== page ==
So I guess you would have to say I am a product of self-generated environment. If that makes sense.

Marc

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Giselle, sounds like your father and I have similar backgrounds. Just retiring from contracting after 42 years, took up crystalline glaze/clay five years ago. My great grandmother was a poet, and the rest of my family specialized in paint by number portraits. I can remember from a child being aware of space, length, depth, and dimension. So naturally I took four years of architectural drafting in my learning years, I love the old stone architecture of eras gone by, the stained glass windows of the 18-19th centuries. I do not consider myself an artist, but I have a good eye and a long standing admiration for the arts.

 

So I turned my eye into distorting perceptions. Changing angles, distorting depth, and altering the natural line the human eye travels. Most of the geometric tile lines that I am getting ready to introduce later this year have 3 to 5 pieces that make up the pattern. Looking straight at them they have one appearance, turn 30 degrees they have another, and stand at 90 degrees- yet another. So I guess my artistic gift is the ability to distort space. My other talent is taking on complicated problems that others tend to shy away from. I think that is the reason I primarily focus on crystalline glaze- but I also play with temmoku and avertine. My mother swears to this day that I put together a small jig saw puzzle at the age of two. I swear to this day that she has long suffered from maternal bias.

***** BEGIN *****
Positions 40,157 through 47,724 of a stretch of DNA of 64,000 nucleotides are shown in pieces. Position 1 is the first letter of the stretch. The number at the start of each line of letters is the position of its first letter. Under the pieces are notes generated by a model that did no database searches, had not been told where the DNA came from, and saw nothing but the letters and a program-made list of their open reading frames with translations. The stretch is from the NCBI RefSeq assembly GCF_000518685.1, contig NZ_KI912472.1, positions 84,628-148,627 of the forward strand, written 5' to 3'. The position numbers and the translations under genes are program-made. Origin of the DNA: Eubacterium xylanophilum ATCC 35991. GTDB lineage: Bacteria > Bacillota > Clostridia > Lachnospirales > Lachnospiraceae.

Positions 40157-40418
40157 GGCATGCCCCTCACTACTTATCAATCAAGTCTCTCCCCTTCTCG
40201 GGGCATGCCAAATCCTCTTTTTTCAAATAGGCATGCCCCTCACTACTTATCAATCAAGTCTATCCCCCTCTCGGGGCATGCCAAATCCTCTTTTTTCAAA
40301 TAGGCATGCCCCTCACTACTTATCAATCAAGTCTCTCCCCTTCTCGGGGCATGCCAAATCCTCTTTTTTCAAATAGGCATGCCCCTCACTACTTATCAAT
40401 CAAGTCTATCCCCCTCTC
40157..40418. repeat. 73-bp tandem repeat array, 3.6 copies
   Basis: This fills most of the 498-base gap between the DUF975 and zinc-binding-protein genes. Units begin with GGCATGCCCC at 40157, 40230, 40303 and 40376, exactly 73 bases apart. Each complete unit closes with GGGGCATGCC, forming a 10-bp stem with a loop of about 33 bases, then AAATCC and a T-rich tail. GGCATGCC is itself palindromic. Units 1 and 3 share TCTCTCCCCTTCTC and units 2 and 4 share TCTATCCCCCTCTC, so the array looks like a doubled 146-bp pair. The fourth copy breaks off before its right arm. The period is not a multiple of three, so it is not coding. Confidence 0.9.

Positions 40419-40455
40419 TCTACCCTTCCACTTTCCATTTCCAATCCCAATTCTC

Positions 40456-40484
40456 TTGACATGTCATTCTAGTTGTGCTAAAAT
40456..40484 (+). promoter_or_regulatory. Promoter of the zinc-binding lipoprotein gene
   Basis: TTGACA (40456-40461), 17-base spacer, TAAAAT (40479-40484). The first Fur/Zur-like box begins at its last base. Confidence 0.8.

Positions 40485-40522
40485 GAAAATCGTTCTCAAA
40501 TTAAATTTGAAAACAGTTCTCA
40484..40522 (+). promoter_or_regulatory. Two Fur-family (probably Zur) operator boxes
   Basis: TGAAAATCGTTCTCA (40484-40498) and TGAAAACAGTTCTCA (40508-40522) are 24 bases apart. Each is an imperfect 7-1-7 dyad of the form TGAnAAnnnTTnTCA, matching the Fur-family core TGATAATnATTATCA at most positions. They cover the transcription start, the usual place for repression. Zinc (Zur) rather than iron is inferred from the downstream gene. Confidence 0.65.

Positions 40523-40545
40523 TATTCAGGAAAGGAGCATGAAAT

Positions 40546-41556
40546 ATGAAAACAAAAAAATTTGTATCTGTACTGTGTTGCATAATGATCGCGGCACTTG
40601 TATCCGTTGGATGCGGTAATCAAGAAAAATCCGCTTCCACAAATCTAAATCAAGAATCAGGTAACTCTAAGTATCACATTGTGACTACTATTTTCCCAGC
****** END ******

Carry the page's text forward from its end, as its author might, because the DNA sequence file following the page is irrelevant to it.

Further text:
Glaze Nerd

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I started in college wanting to do "Industrial Design". Small CC in PA figured that meant lots of math and science prep! Oh well, could not really afford to go where the schools were for the study so was in math and science. After meeting my future wife and her transferring to a teaching college in Northern PA, I followed and applied to the art department. Portfolio was lousy, but they accepted me under probation. 2.5 years later I had a degree, and 9 months later started teaching at a large HS in central PA. 36 years later, retired.